Select Properties.

Lab 4 - Working with Fixed Format

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__28.

Select Project References.

__29.

Click the check box for the JKE_COBOL_MessageSet from the list of projects

__30.

Click OK.

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__31.

Return to your message flow and click on the XML_Input node

__32.

Click Input Message Parsing

__33.

Use the pull-downs for each of the four selection entries, start at the top and select the following:

Message domain: MRM


Message set:

JKE_COBOL_MessageSet

Message type:

msg_JKEACCOUNTREQUEST this name comes from the 01 level of the


COBOL copybook. The importer removes the dashes from the names.

Message format:
__34.

Binary1

Save the message flow.

The Add icon

__35.

Click on the tab for the Intro.bar bar file editor session.

Lab 4 - Working with Fixed Format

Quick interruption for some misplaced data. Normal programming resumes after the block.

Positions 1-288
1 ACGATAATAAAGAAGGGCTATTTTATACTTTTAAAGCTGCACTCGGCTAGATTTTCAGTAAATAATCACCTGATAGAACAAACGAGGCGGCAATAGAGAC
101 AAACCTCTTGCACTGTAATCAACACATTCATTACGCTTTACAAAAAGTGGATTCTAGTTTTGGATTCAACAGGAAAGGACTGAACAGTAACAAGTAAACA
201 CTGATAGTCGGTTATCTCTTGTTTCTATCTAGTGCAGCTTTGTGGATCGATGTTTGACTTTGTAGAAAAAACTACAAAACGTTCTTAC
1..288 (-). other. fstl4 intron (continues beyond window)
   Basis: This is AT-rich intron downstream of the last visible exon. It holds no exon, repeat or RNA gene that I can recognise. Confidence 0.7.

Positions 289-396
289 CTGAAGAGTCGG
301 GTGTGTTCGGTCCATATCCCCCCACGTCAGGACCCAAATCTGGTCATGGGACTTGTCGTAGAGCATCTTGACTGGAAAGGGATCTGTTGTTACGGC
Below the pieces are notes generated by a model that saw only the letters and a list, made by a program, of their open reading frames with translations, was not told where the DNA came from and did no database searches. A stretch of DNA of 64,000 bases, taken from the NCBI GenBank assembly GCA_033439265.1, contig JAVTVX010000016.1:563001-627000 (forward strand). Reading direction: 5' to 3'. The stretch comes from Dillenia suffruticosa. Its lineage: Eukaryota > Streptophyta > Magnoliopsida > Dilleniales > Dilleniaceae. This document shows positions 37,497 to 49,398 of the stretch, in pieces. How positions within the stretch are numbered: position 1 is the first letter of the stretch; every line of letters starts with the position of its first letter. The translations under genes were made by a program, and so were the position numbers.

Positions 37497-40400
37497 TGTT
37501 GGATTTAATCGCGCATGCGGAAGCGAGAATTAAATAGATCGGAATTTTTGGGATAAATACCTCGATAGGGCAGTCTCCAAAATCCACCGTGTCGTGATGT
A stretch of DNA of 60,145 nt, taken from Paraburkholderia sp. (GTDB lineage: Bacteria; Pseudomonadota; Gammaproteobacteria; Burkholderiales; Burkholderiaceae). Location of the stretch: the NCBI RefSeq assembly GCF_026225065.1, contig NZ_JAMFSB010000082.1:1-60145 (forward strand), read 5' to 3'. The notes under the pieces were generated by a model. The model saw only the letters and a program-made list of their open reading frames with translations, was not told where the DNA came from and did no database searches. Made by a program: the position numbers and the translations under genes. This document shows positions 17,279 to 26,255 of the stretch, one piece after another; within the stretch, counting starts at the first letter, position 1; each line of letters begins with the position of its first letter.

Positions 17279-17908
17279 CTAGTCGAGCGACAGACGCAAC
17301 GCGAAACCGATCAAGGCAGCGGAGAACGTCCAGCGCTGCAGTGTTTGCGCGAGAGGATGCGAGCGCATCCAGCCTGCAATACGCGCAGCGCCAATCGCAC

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__36.

Click the Add icon (the icon on the right) to add the JKE_COBOL_MessageSet.

The editor switches to the Prepare view.


__37.

Click the check-box for message.mset - /JKE_COBOL_MessageSet entry.

__38.

Make sure the Intro_MessageFlow is still checked as it has changed and needs to be refreshed
in the BAR file.

__39.

Click Build broker archive.

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The build progress panel is displayed. The Details option provides more information about the build
process for the artifacts listed. This same information is available in the User Log tab at the bottom of
the pane. This information is removed anytime the bar file is rebuilt.
__40.

Click OK to dismiss this panel.

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__41.
__42.

Click on the Manage tab. There are now two items listed in the bar file.
Save the bar file.

__43.

Select the Intro.bar file in the navigator pane.

__44.

Press the right mouse button.

__45.

Select Deploy from the menu.

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__46.

Select the default Execution Group.

__47.

Click Finish.